I don’t want to upgrade beyond SharePoint 2010, at least not right now. I’ve seen 2013, and it’s got some pretty cool features. It also lacks some things that made it easy to customize. I know that 2013 was built so that we the developers couldn’t play around with things that Microsoft feels you shouldn’t have access to unless you have a Little Orphan Annie SharePoint decoder ring or something. And I’m still a bit resentful about that. 2010 is a good solution, and provides a scalable customizable platform upon which you can do a great many things. There are lots of free solutions that extend it further, and virtually limitless aftermarket bolt-ons if you want to go that route. It’s not that I don’t want to learn about the new version, I just don’t think the new version is good enough (yet) to make the jump. I suppose that eventually I will have to. Probably right after I upgrade my home PC from Windows XP.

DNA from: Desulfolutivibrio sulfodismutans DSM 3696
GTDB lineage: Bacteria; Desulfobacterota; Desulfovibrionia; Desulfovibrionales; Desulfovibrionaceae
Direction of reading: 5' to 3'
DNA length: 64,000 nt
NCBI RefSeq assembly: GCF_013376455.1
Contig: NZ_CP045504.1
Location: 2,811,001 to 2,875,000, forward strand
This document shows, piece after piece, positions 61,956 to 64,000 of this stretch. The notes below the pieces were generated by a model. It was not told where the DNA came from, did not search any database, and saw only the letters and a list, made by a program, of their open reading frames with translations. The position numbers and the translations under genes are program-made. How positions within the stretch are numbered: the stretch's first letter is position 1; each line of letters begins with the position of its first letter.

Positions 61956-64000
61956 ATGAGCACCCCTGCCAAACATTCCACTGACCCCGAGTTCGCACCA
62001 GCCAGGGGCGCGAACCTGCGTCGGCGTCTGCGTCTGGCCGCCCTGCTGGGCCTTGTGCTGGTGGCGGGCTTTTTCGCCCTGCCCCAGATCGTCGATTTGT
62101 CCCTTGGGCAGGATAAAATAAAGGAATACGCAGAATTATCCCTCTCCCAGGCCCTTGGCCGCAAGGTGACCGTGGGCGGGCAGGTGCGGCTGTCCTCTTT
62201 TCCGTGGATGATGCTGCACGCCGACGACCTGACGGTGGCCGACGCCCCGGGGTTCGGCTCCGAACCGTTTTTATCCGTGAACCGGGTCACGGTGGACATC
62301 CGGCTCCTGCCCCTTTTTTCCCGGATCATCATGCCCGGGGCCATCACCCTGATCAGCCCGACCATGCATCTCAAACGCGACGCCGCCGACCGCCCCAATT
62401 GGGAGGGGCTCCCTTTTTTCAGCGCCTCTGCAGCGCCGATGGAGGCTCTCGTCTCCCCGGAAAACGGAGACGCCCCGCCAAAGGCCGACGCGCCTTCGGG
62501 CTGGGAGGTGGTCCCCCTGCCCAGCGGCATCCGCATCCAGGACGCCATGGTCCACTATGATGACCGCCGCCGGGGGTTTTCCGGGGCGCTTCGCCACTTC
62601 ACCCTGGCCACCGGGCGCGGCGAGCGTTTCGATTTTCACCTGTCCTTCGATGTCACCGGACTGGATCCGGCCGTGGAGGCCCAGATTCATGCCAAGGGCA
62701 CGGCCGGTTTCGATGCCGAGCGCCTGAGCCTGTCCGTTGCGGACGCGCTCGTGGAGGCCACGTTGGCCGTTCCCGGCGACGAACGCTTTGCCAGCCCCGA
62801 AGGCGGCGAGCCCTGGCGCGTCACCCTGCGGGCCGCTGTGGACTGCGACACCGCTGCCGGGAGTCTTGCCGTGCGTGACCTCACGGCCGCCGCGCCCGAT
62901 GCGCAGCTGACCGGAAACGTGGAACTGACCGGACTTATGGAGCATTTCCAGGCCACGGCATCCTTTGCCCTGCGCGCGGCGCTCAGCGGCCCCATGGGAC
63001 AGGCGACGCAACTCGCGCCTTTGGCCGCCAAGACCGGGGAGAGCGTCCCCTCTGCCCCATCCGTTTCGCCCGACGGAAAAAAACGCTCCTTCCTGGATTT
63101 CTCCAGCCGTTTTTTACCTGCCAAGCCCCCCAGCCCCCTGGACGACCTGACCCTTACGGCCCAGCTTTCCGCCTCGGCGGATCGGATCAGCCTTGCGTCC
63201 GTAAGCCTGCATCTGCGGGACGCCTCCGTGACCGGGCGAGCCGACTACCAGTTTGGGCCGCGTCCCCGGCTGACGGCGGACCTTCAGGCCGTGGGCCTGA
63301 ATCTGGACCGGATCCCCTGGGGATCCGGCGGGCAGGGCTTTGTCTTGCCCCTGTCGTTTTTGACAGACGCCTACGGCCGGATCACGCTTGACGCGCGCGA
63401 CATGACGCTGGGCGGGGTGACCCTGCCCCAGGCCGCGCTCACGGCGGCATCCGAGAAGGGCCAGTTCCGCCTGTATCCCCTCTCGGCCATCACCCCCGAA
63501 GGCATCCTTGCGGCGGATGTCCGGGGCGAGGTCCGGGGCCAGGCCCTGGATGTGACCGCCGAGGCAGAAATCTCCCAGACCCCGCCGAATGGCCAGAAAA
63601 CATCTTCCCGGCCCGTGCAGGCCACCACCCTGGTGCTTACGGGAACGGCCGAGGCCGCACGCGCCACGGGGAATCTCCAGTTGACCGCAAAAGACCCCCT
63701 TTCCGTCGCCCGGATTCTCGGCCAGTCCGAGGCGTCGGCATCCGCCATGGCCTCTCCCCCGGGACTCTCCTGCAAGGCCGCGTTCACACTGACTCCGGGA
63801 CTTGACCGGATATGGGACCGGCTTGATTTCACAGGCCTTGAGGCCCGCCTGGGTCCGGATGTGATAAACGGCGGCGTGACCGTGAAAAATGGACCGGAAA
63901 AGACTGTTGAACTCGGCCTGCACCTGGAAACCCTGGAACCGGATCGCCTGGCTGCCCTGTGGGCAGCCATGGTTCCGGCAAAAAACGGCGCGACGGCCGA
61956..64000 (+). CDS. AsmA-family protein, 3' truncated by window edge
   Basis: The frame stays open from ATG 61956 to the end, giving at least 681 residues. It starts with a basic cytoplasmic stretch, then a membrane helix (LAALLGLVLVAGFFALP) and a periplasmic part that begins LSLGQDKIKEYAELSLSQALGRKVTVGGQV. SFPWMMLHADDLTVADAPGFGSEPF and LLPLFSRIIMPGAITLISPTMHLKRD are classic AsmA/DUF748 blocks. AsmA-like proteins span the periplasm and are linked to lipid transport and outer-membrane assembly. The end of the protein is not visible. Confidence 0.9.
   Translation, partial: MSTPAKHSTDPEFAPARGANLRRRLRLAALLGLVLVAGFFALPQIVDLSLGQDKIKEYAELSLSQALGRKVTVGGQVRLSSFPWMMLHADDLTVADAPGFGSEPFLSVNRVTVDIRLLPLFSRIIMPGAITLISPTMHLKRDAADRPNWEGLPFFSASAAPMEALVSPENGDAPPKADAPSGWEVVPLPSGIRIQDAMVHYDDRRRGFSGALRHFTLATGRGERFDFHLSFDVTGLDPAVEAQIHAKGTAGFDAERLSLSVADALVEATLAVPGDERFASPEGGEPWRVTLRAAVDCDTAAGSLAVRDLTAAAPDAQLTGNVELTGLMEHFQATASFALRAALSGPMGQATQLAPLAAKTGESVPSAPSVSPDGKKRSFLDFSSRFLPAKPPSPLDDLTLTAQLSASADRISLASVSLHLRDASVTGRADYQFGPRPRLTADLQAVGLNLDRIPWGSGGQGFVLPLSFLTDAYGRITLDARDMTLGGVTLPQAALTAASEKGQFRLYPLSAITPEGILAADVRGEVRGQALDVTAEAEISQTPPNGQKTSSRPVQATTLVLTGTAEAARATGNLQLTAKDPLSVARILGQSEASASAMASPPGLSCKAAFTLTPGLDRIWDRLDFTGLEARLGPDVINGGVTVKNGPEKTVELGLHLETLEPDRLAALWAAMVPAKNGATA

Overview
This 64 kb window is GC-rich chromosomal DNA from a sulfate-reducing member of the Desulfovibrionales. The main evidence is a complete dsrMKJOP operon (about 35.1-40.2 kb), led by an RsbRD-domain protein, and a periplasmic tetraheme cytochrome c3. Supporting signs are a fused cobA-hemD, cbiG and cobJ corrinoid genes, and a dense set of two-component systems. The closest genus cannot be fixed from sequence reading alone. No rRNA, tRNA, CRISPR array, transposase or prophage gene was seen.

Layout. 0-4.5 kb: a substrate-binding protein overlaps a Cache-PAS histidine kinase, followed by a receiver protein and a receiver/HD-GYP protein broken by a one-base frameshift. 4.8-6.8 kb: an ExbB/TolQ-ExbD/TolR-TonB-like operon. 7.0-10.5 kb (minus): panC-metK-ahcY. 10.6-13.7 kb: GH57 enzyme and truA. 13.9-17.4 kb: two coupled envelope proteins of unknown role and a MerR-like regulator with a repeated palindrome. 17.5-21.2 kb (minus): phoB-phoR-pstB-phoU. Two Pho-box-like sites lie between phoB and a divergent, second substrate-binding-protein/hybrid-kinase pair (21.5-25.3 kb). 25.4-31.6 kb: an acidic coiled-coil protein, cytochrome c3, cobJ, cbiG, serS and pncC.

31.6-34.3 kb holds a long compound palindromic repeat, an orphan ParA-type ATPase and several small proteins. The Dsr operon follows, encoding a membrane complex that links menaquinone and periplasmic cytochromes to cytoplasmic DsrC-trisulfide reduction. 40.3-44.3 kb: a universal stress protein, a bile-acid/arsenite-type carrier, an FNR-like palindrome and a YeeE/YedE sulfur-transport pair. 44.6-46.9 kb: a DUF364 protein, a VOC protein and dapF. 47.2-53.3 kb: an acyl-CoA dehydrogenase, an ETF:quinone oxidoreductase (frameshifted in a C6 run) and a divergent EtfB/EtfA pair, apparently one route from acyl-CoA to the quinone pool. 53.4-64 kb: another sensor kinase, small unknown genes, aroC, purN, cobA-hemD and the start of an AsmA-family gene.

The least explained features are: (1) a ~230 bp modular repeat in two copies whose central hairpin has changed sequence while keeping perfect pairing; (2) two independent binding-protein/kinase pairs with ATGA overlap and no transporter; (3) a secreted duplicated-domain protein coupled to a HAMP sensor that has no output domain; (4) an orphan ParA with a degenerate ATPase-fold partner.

I love cars. I like to work on them, watch shows about them, and occasionally buy and sell them. I dream of one day owning a classic car that I restore with my son. I can imagine Saturday mornings with him leaning over the fender and pointing out different parts of a motor and how to fix what is broken. One day I envision him and I running a speed shop where we take classic cars like 57 Chevys and Porsche 911s, and restore and modify them to go faster. Most of the time though I find myself fixing my broke down (non-classic) car in my disorganized garage. Where are the vintage automotive signs on the walls and the pegboard neatly organizing my tools? I don’t have a nice clean workbench to do precision work, just a random box to lay tools and parts on. While I fancy myself one day an owner and restorer of classic cars, it seems a far cry from the shadetree mechanic I am today. Working with SharePoint often seems like that to me. I dream of one day building the perfect app or plug-in to “supercharge” SharePoint, but most days I end up fiddling with what is broken or finding workarounds to what doesn’t quite work.